Shrinking Beaches and Polluted Waters
How New Jersey coastal towns are dealing with the effects of climate change.
From Sandy Hook to Cape May, the New Jersey coast is plagued by pollution and erosion as sea levels rise and hurricanes increase. Trash left at the bottom of the ocean is churned up by storms and deposited onto the shores of NJ beaches. Many residents have seen stronger storms damage their beaches as the sea encroaches on oceanfront homes and other infrastructure.
Long Beach Island is under constant threat of flooding and erosion since Barnegat Bay sits to the west and the Atlantic Ocean is to the east. Many people are starting to take notice of the climate change. Nancy Allmers is an 82 year old permanent resident living on the barrier island who fears it is just a matter of time until beach replenishment projects won’t be enough to save her town’s beaches.
“I think the people that live here year round are more concerned about the future of this island,” Nancy Allmers said. “Because I’m sure they’re going to say at some point, if you lose house due to a storm you can’t rebuild.”
Nancy and her daughter Kim have experienced numerous storms since living on the island for over 30 years and Superstorm Sandy has been the worst and most devastating.
“The ocean came and moved all the sand into the streets,” Kim said. “These were their only homes and everything was out on the curb. Their belongings, everything was ruined.”
Hurricane Sandy was a harsh wakeup call to many New Jersey residents, especially the people living in coastal communities. Homes are being built up on higher foundations and beach replenishment projects have taken place in preparation for the next superstorm.
Sections of Long Beach Island are designated wildlife preserves housing maritime forests and animals. Scott Gurian from NJ Spotlight reported on a family in Holgate in 2015 who received only six feet of flooding during Hurricane Sandy thankfully due to the remaining tract of wetlands across from their home. Other neighbors further away from the wetlands were heavily damaged.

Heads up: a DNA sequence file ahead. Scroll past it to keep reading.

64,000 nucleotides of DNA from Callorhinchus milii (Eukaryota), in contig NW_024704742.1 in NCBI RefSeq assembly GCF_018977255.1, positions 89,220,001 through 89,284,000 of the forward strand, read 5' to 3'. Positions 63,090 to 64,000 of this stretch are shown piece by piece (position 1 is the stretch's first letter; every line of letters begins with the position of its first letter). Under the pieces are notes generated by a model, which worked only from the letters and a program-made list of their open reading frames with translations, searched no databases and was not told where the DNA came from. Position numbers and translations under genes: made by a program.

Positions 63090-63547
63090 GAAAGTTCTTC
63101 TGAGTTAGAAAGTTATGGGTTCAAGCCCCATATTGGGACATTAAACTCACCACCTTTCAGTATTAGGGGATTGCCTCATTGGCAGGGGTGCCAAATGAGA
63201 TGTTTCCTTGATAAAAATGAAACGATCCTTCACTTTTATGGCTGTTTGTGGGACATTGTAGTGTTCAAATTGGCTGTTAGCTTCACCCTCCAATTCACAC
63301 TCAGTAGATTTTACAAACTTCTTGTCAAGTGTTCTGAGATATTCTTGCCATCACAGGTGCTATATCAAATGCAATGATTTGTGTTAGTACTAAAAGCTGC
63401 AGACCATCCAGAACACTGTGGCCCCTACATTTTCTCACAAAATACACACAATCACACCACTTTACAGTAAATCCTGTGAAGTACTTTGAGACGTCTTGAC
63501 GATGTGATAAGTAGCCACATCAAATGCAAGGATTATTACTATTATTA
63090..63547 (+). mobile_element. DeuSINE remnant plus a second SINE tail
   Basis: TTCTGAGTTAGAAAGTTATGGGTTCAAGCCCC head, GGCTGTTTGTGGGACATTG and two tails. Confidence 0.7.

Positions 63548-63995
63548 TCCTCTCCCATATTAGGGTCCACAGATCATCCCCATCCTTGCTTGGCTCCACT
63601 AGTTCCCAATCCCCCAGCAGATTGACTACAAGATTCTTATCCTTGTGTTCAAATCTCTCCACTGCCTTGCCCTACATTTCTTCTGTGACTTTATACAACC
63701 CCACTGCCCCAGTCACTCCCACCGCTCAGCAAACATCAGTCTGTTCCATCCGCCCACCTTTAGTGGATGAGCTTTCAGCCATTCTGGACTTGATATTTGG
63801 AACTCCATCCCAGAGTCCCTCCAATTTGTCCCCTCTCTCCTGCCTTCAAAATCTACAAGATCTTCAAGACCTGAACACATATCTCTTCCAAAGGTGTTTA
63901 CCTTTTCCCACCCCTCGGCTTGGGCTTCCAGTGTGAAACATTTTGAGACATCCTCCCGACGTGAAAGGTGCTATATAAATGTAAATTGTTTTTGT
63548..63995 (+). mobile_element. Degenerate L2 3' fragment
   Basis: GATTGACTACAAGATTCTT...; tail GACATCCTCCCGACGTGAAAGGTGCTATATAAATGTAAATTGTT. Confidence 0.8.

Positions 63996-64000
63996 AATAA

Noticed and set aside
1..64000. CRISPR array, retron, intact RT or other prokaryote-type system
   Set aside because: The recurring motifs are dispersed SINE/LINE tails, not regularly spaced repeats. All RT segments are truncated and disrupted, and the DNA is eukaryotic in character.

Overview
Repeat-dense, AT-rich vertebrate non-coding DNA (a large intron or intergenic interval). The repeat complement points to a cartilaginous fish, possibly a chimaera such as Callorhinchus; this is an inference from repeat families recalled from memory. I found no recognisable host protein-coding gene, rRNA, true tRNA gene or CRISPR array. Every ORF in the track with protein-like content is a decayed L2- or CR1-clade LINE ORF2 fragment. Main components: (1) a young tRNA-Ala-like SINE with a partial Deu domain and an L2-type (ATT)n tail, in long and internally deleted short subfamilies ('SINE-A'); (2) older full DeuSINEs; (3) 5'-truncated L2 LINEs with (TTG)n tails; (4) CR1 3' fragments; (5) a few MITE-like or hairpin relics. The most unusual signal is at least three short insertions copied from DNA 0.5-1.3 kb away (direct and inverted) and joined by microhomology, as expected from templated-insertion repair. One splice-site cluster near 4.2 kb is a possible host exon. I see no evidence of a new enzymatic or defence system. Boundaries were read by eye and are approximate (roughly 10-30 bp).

Wetlands absorb some of the wave energy and act as a natural barrier against flooding and erosion. Overdevelopment has removed most of the island’s vegetation and Kim is worried there is nothing there to hold the sand in place if a big storm hits.
“Nothing is permanent unfortunately, down here, living on a barrier island,” Kim said. “It’s beautiful, but it does have some negativity to go with it.”
Farther down along the coast, North Wildwood has been severely battered in 2020 resulting in $5 million in damage dotting the beaches in scarps. Scarping occurs when high winds and waves erode sections of the beach leaving small steep cliffs called scarps. A few miles south, Wildwood residents enjoy wide beaches with no eminent signs of erosion affecting beachfront property.
The US Fish and Wildlife Service has blocked North Wildwood from dredging sand from the neighboring Hereford Inlet acting on a conservation law passed in 1982 by Congress. Before erosion damage, the area used to be covered in bayberry bushes, protective dunes and sprawling wildlife. Now, North Wildwood’s primary concern is building the beaches back for its residents while battling it out with the US Fish and Wildlife agency.
Jesse Kolodin, a professor at Montclair State University in pursuit of his PhD in environmental management, has been examining the New Jersey coastline and watching how communities deal with the aftermath of storms. Kolodin’s current research site focuses on Long Beach Island.
“New Jersey sits in this kind of wedge where if hurricanes do make their way up here — we’re actually celebrating 8 years of Superstorm Sandy — they can obviously bring in large storm surges,” Kolodin said.